Ancient images of saints Peter and Paul - perhaps some of the oldest - were shown last week to reporters in Rome after they were found with lasers capable of burning off years of grime.
Twenty-first century laser technology has opened a window into the early days of the Catholic Church, guiding researchers through the dank, musty catacombs beneath Rome to a startling find: the first known icons of the apostles Peter and Paul.
Vatican officials unveiled the paintings Tuesday, discovered along with the earliest known images of the apostles John and Andrew in an underground burial chamber beneath an office building on a busy street in a working-class Rome neighborhood.
The images, which date from the second half of the 4th century, were uncovered using a new laser technique that allows restorers to burn off centuries of thick white calcium carbonate deposits without damaging the brilliant dark colors of the paintings underneath.
Beliefnet's Ben Witherington cautions:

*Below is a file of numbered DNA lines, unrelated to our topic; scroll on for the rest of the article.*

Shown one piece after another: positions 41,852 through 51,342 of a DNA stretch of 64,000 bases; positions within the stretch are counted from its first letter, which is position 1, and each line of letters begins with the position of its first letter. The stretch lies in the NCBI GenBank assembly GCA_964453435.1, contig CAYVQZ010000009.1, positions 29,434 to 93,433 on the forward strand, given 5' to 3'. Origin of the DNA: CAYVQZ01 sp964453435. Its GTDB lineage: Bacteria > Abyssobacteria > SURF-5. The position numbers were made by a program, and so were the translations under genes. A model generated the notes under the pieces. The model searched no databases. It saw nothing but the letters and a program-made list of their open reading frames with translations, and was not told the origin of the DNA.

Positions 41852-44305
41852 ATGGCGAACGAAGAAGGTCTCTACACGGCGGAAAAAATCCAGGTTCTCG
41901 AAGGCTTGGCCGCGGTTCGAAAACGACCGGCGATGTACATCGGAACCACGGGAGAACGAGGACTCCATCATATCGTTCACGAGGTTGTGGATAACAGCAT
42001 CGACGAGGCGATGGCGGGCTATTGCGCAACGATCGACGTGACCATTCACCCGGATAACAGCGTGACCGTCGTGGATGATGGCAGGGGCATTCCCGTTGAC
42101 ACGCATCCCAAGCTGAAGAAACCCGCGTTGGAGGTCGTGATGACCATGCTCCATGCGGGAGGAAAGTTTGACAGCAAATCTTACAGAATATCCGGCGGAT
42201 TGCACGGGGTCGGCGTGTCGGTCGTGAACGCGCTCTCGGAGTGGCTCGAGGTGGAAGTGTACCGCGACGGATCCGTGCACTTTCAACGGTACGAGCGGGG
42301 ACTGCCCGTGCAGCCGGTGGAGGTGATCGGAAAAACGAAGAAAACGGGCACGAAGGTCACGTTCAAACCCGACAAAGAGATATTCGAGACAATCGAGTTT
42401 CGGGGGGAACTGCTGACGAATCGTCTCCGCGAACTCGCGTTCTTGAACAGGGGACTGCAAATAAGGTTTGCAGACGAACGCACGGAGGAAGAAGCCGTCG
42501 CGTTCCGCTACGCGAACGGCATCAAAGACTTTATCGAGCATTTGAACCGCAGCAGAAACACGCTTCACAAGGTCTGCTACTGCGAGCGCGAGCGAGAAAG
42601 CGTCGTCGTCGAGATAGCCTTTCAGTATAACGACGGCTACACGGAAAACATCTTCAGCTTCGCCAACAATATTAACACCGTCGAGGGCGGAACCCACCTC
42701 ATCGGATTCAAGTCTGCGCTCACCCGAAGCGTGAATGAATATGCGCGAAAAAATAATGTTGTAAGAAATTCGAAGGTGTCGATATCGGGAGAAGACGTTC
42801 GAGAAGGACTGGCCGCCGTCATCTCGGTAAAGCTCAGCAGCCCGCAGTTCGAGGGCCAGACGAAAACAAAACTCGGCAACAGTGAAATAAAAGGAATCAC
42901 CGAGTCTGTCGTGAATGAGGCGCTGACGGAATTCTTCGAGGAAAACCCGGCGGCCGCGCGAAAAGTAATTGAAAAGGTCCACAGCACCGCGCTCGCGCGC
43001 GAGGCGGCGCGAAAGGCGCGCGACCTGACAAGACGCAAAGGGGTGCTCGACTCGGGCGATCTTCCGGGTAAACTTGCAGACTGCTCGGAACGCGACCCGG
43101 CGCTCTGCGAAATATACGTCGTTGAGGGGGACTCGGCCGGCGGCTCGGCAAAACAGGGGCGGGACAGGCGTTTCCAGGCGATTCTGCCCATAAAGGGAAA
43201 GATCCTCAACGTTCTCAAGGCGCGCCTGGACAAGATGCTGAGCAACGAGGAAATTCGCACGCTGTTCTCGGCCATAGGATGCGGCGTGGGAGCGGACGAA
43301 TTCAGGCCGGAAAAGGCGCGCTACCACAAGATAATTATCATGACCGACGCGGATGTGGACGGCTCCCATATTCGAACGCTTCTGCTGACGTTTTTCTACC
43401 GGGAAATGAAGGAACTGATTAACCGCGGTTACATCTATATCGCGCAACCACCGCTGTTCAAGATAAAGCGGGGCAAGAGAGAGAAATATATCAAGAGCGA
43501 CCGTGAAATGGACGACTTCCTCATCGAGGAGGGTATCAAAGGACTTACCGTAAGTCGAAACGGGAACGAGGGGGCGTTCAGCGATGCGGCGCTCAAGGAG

1) the claim is these images are from the late 4th century. If that is the claim there are likely earlier images in various places in Turkey, including in the cave church of Paul and Thecla (and interestingly some of these images were found near the Thecla Church); 2) the art work, in terms of color and display are already found plentifully in Capadoccia in various of the cave churches there, and indeed in some of the Constantinian churches above ground as well (see my forth coming blog posts on the cave churches). So while I find this story ... interesting, it is hardly earth-shattering and the claims about what is 'earliest' are probably rather hyperbolic.